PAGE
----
How can a person be for the owners and against unions, but for anti-trust exemptions and for restricting player movement AFTER that player had fulfilled his contract?

    All the franchise tag does is force a player to take good money for a year at the expense of losing a long-term contract somewhere else. Now the owners want even more protection from player movement?

    All of you cry about socialism and liberal judges, but don’t seem too bothered that owners can violate the free market principles you hold so dear.


  5. Per Blogging the Beast:

    There are 10 NFL teams that used their franchise tag on players that would have been eligible for a restricted free agent tender:

    David Harris 4 years Jets
    LaMarr Woodley 4 years Steelers
    Ryan Kalil 4 years Panthers
    Paul Soliai 4 years Dolphins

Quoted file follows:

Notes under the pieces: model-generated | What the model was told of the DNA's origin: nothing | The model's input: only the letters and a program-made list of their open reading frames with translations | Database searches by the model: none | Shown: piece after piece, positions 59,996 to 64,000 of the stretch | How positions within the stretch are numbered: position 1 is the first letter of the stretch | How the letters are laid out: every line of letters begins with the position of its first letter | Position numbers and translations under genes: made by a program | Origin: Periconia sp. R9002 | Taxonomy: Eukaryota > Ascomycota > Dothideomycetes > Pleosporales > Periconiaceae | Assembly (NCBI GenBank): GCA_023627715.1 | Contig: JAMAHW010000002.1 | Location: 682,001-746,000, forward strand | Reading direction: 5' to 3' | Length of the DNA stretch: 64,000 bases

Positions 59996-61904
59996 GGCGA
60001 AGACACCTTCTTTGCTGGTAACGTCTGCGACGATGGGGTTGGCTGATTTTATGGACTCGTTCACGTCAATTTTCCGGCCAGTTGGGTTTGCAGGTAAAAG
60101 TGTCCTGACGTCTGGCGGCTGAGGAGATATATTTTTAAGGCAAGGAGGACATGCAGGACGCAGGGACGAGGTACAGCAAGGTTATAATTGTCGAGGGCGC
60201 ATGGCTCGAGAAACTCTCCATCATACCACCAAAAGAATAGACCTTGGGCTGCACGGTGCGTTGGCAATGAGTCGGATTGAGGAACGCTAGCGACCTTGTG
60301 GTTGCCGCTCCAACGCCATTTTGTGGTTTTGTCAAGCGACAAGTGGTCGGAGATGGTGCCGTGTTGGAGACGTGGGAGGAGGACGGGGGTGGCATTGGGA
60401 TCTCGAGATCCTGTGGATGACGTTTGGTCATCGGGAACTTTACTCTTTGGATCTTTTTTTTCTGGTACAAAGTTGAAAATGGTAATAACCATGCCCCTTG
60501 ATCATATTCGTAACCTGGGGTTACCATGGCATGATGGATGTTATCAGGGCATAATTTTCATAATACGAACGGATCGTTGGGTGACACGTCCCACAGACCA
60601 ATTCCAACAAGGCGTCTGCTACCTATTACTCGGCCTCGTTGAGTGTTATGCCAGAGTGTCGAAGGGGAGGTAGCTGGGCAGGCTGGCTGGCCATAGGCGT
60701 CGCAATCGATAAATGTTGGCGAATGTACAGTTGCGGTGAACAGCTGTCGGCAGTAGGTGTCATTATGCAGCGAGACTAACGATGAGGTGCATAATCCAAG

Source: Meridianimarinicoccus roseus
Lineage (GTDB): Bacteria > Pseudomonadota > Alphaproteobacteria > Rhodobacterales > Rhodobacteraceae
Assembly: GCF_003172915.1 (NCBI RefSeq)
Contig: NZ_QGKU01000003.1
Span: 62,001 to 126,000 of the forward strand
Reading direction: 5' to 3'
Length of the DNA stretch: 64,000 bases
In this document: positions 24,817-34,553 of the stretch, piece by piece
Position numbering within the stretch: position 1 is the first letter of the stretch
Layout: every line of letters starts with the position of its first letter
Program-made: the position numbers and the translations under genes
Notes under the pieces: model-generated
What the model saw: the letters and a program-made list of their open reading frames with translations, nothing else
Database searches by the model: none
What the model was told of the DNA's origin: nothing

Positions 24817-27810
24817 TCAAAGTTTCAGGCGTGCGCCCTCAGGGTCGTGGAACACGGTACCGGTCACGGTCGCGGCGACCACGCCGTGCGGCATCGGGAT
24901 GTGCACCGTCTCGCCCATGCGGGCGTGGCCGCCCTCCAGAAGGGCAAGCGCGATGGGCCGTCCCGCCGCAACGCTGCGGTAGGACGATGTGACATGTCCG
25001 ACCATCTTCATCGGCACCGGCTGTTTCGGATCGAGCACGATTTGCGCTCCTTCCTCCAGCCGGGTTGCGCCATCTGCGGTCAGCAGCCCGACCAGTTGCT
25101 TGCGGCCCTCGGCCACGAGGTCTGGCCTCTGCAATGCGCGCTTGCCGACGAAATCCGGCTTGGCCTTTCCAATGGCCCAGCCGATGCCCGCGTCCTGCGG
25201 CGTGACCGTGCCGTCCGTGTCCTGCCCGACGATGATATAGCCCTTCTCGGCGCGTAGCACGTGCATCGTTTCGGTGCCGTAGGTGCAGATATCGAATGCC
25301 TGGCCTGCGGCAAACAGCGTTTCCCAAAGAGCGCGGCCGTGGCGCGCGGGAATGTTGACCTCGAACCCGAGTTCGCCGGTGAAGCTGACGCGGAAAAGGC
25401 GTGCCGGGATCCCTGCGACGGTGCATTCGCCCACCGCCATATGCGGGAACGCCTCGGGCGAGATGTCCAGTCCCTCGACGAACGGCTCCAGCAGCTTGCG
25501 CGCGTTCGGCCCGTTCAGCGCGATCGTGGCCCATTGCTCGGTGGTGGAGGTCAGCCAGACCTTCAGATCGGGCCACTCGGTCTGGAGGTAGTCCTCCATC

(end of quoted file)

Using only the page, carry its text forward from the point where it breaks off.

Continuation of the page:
Tamba Hali 5 years Chiefs
    Kamerion Wimbley 5 years Raiders
    Chad Greenway 5 years Vikings
    Marcedes Lewis 5 years Jaguars
    Vincent Jackson 6 years Chargers
    Logan Mankins 6 years Patriots

    No way teams like the Cowboys who should have tagged Doug Free should be bailed out.

  6. The big question, as always, is which, and how many, of the “owners” want this bad enough to torpedo the CBA negotiations. I’m sure the owners would like wagonloads of free money as well. But the fact is that the capless year gave owners plenty of opportunity to lock up players to long-term cap-friendly contracts, and they chose to collude with each other to screw free agents. Now they want to screw them again. I’m missing how this shows they are serious about making a deal?

  7. Here is my humble opinion of how you do this thing.